Nanostructures with their unique physical chemical and properties show immense potential in the design and fabrication of low cost photovoltaics. To explore the various possibilities for designing an improved low cost solar cell with nanowire as the building block this research work has been carried out. In this work a single silicon nanowire structure has been simulated to study the effect of varying doping density on the solar cell parameters so as to optimise the overall quantum efficiency. Three case studies have been carried out in the process by using Silvaco TCAD’s Atlas tool-kit and an optimum set of open-circuit voltage (Voc), Short-circuit current density (Jsc), Fill-factor (FF) and efficiency(??) obtained. It has been shown that the efficiency of nanowire solar cell improves with increase in the doping density. A single nanowire provides an efficiency of 8.25% thus indicating that when many such nanowires are integrated to form an array, a much improved overall quantum efficiency can be obtained.
The sun is ever present and its rays covering the earth surface has enough power to meet more than half of the global energy demand. Although the potentiality of solar cell as a means for energy production was realised way back in 1977 but till now the technology has only been able to cross its nascent stage. This photovoltaic device is faced with certain challenges that have kept this renewable source of energy out of large scale commercial use. The difficulties include high cost and low efficiencies compared to the conventional power generation strategies like fossil fuels and nuclear. Silicon, the most preferred material for the fabrication of solar cell cannot be used in its raw form and converting the metallurgical grade silicon to solar grade silicon is highly cost intensive. The low efficiencies are due to incomplete light absorption, carrier recombination and thermalization losses. To overcome the above obstacles a lot of research is being carried out to explore new and improved avenues for solar power generation. In this regard nanostructured devices are promising candidates that could break the impasse and lead towards high efficiency and low cost solar cells.
Within the nano-world domain lies the possible source of next-generation solar cells, the ‘nanowires’. These are one-dimensional structures with a large aspect ratio and 1-100nm in diameter and offers unique advantages. Firstly due to the small diameter the radial dimension of nanowires is comparable to wavelength of light leading to efficient light absorption. Secondly the large surface-to-volume ratio results in enhanced chemical reactivity. Thirdly the inherently short charge separation distance in NWs with coaxial p-n junctions reduces the recombination losses thereby increasing the efficiency. Finally the less complex and more economic synthesis techniques for fabrication of nanowires will have significant effect on the overall cost reduction of solar cells.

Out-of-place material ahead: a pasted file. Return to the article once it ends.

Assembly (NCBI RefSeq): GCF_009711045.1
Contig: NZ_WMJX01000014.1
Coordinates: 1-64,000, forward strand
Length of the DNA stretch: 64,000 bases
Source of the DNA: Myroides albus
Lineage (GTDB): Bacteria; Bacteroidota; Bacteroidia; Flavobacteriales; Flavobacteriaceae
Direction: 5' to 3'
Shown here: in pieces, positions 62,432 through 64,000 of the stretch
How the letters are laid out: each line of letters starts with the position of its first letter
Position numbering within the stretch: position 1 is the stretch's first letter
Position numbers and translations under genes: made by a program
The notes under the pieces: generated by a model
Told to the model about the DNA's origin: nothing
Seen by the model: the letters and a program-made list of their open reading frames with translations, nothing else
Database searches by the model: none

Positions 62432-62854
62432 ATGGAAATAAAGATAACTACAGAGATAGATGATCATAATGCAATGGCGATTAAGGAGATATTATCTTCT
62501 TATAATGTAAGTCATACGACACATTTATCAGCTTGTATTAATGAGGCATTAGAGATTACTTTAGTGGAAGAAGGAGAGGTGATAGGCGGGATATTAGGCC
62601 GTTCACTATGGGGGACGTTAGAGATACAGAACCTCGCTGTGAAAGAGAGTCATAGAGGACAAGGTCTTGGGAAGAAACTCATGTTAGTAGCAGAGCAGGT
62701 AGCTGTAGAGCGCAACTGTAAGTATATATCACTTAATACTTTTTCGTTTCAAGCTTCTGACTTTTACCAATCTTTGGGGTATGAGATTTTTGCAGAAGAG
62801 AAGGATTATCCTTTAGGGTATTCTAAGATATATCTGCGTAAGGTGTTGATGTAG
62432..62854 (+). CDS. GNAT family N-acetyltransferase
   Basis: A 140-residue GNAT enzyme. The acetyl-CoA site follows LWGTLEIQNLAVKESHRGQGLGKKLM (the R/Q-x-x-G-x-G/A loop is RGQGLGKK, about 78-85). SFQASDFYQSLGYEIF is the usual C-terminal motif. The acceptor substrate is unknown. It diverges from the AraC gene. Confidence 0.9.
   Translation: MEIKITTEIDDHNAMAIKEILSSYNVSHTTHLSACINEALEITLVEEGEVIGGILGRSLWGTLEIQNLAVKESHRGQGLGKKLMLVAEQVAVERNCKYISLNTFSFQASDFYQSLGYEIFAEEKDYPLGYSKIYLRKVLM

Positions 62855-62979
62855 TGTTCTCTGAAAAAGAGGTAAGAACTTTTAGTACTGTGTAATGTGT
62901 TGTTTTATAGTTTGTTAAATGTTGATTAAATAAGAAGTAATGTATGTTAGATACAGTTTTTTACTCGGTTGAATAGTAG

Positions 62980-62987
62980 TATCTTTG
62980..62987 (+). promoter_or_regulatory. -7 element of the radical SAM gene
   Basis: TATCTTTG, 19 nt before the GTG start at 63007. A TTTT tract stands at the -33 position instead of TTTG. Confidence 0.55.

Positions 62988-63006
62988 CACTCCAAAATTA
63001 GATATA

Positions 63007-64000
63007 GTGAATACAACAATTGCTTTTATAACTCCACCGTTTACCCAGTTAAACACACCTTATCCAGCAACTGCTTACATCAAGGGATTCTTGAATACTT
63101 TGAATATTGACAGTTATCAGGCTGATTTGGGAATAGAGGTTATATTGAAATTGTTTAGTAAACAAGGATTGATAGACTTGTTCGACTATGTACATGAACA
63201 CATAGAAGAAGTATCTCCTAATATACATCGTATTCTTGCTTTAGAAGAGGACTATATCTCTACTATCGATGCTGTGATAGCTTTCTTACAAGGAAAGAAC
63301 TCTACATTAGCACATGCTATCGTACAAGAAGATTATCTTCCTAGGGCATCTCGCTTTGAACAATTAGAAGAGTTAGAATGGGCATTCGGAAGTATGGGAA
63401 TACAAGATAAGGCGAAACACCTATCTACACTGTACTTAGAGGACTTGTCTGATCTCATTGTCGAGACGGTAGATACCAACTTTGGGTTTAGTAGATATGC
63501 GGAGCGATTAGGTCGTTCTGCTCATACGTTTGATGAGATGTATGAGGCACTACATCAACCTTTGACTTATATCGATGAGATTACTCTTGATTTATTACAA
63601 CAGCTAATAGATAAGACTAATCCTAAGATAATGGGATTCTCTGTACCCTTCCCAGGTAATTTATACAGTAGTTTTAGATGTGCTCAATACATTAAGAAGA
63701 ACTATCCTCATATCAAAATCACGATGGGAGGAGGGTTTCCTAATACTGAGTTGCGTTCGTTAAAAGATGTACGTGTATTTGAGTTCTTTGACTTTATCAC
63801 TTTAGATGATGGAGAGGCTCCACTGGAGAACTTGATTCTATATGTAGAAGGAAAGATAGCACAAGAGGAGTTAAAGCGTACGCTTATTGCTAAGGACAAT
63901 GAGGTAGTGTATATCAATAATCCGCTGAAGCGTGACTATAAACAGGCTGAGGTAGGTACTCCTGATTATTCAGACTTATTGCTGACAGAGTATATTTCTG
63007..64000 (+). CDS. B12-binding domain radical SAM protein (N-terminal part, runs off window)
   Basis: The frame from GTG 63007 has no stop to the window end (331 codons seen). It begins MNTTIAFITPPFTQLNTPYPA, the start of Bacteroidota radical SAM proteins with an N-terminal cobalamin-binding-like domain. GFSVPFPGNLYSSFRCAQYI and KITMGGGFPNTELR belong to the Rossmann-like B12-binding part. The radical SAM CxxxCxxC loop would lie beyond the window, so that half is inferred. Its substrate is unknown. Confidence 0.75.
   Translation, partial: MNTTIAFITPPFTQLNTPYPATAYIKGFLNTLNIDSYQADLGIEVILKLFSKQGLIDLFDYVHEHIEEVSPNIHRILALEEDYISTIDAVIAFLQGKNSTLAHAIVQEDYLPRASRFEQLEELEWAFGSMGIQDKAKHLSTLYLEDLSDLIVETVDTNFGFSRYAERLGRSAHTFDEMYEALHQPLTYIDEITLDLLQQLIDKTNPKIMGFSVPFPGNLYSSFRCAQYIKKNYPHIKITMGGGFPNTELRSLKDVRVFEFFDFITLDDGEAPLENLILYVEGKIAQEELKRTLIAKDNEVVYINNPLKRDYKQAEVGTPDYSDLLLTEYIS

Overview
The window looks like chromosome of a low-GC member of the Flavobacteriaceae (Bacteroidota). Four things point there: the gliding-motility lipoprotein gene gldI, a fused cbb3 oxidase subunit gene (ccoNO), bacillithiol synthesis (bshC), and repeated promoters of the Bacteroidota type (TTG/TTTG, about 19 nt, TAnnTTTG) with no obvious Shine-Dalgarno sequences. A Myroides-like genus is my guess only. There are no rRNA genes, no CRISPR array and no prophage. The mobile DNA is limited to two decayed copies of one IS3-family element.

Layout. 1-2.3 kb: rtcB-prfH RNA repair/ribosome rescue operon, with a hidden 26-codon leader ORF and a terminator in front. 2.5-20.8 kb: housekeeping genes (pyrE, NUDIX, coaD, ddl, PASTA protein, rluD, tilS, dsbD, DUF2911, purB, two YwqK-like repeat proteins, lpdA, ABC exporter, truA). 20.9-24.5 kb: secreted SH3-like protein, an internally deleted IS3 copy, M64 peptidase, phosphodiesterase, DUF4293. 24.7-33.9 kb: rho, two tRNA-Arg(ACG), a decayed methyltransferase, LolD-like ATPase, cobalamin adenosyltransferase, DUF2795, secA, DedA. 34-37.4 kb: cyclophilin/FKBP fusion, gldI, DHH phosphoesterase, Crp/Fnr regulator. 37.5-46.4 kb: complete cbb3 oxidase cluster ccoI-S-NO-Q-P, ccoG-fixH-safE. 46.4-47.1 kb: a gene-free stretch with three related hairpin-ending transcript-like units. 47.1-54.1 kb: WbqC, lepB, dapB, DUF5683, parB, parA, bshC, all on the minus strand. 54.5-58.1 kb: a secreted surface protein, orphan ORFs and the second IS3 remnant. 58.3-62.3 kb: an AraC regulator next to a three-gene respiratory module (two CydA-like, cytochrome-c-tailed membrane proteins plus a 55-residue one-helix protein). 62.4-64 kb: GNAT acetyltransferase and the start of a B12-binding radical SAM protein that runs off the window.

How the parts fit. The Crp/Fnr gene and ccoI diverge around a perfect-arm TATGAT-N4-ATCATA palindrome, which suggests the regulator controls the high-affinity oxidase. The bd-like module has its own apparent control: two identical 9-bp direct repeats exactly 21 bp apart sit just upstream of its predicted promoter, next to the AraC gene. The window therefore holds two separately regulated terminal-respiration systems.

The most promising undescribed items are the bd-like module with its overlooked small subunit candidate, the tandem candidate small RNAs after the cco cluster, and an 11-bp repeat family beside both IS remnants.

3. DEVICE STRUCTURE
The device consists of a coaxial p+-n- n+ structure of length 3.1??m, simulated using three-dimensional cylindrical co-ordinate system. In this structure three different regions are defined each made up of silicon but with different doping levels. The innermost region is the doped p+ region and outermost region is the n+ region while the middle region is an intrinsic n region.
Incident solar rays fall vertically on the top surface and have an intensity of one sun. For simulating the device all the important carrier generation and recombination models namely Shockley-Read Hall recombination, Auger recombination and surface recombination are incorporated. The Atlas toolkit under TCAD calculates the solar cell parameters using ray tracing model and couples it with electrical simulation using Poisson’ s and Continuity equations.
3. WORKING PRINCIPLE
The TCAD simulation carried out is divided into three case studies-:
In the first case study the doping concentration of the intrinsic layer is kept constant while the concentration of p-type and n-type regions is varied. TCAD evaluates the short circuit current density (Jsc) open circuit voltage (Voc), fill factor (FF) and conversion efficiency (??) with varying doping densities. The efficiency is calculated using the following relation
Where Pm is the maximum power obtained Win is the input optical intensity multiplied by area of the device under illumination.
In this case study the NW structure is optimized by keeping the doping concentrations of p-type and n-type region constant and varying the doping concentration of intrinsic region .The parameters are evaluated and the efficiency is recorded.
In this case study the doping concentration of intrinsic layer is kept at a constant value and also the concentration of p-type and n-type regions is kept constant and equal. The corresponding changes in the parameter results in changed conversion efficiency.
4. RESULTS AND DISCUSSION
From the first case study we find that open circuit voltage (Voc) and short circuit current density (Jsc) both increases with doping density. While the fill factor shows a decline due decrease in maximum current obtained (Im) and simultaneous increase in Voc and Jsc. The efficiency, however, continues to increase and reaches a maximum value of 8.25%.
From the second and the third case study the results obtained showed that varying the doping density of the middle intrinsic n-type region has almost negligible effect on the parameters. The maximum voltage obtained remains constant while the fill factor and efficiency shows a slight reduction in their values.
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